Translation:Viam Agnoscere Veritatis

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Viam Agnoscere Veritatis
by Innocent IV, translated from Latin by Wikisource
Viam Agnoscere Veritatis (sometimes Viam Cognoscere Veritatis) was a letter written by Pope Innocent IV on November 22, 1248. It was Pope Innocent's reply to a message from Mongol commander Baiju. Other documents in the same vein were Cum non solum and Dei Patris Immensa (1245) Excerpted from Viam agnoscere veritatis (1248) on Wikipedia, the free encyclopedia.
The following is a basic summary, rather than a word-for-word translation:

To king Baiju Noyan, princes, and barons of the Tartar army: viam cognoscere veritatis.

We have received your messengers and understood what they had to say.

Because of the responsibility placed on us, we look after the salvation of all peoples, so that all rational beings may know their Creator, follow him in faith and deed, and be with him after they die.

So that we may not appear to neglect you, since you live so far away, we have sent messengers to explain the true faith and advise you about salvation.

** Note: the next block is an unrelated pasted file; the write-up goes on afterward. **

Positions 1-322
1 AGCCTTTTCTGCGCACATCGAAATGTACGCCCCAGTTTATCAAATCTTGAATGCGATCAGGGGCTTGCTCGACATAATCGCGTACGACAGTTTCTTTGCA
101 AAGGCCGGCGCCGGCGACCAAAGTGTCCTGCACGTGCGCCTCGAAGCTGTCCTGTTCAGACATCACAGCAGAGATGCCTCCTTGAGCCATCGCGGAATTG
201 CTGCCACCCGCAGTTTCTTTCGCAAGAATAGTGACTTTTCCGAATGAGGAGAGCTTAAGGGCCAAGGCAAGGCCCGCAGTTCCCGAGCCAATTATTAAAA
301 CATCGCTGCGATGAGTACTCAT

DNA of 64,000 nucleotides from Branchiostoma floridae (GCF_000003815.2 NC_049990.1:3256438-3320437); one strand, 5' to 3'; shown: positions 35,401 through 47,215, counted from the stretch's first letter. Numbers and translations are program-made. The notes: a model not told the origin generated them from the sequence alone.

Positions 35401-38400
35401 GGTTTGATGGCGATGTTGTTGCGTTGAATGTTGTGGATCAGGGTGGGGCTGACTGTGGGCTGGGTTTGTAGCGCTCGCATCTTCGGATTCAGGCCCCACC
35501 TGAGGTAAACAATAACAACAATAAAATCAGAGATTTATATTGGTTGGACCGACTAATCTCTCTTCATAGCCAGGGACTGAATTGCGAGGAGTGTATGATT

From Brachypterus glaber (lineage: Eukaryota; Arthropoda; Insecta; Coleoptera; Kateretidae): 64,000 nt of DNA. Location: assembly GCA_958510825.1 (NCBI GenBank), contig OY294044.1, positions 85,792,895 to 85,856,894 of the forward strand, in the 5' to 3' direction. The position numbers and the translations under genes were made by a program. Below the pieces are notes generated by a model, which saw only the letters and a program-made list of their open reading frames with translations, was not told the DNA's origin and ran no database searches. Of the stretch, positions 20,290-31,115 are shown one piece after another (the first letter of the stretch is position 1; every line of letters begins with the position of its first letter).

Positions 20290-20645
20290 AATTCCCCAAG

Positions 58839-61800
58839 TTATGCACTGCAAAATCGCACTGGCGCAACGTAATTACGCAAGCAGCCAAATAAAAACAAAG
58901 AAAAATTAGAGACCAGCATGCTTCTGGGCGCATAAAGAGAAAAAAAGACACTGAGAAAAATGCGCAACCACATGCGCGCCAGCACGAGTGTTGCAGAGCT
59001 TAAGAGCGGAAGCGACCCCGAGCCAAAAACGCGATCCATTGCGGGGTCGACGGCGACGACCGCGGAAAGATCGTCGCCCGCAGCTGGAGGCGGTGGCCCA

But since you are not yet Christians and are ignorant, knowing little of the Creator and Jesus Christ; as much as we are troubled, we know that a more serious danger threatens your souls, especially since you have heard about the faith and cannot be excused before God on account of ignorance. Nor ought you be glorified on the grounds of the strength through which, with the Lord permitting, you have conquered many nations.

Better that you humble yourself before Him, face to face, and recognize His forbearance, Who for so long has endured your destructive actions; that in waiting, you may be turned from errors to truth, and be able to fear Him, lest He provoked for too long a time should threaten you, since you do not recognize His omnipotence.

And so we advise you, warn you, and beseech you, at long last, listening to our advice and thinking about the perfection of your soul, leave the ways leading to destruction and approach the right way through which one comes to joy after death.

And that you may make more unencumbered progress towards belief in the Creator of everything, cease at once to exercise the sword of persecution in the slaughter of people, especially Christians. By abstaining from such things, which offend the eyes of God, you will more easily find His grace and mercy.

Lyon, 22 November 1248.

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